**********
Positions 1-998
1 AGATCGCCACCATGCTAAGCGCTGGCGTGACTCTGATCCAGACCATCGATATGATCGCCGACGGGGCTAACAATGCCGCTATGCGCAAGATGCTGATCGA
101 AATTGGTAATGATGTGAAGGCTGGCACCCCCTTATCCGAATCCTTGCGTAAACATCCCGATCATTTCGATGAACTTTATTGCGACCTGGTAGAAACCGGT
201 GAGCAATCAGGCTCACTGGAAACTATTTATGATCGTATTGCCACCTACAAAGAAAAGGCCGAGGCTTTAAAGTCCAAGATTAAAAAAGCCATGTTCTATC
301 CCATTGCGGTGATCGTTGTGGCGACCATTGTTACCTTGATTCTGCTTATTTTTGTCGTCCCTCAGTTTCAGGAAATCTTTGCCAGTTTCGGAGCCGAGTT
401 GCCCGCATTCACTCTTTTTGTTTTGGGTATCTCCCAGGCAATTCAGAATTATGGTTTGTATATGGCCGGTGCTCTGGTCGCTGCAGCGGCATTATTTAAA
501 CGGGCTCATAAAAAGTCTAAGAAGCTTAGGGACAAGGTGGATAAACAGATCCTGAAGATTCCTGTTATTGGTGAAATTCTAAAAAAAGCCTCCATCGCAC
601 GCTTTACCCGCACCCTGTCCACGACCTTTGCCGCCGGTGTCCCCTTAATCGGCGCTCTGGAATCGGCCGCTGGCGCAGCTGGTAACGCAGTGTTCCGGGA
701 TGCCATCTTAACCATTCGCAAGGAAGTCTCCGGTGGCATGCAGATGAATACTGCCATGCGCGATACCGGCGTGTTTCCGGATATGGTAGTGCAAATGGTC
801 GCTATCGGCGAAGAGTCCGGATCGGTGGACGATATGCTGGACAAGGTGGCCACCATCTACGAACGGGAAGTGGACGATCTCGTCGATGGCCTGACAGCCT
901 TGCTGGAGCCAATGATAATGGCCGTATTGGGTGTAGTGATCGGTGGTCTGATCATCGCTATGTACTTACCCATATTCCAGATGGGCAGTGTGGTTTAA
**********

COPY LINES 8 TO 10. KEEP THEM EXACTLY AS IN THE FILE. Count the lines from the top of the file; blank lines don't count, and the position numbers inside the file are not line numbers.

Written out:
601 GCTTTACCCGCACCCTGTCCACGACCTTTGCCGCCGGTGTCCCCTTAATCGGCGCTCTGGAATCGGCCGCTGGCGCAGCTGGTAACGCAGTGTTCCGGGA
701 TGCCATCTTAACCATTCGCAAGGAAGTCTCCGGTGGCATGCAGATGAATACTGCCATGCGCGATACCGGCGTGTTTCCGGATATGGTAGTGCAAATGGTC
801 GCTATCGGCGAAGAGTCCGGATCGGTGGACGATATGCTGGACAAGGTGGCCACCATCTACGAACGGGAAGTGGACGATCTCGTCGATGGCCTGACAGCCT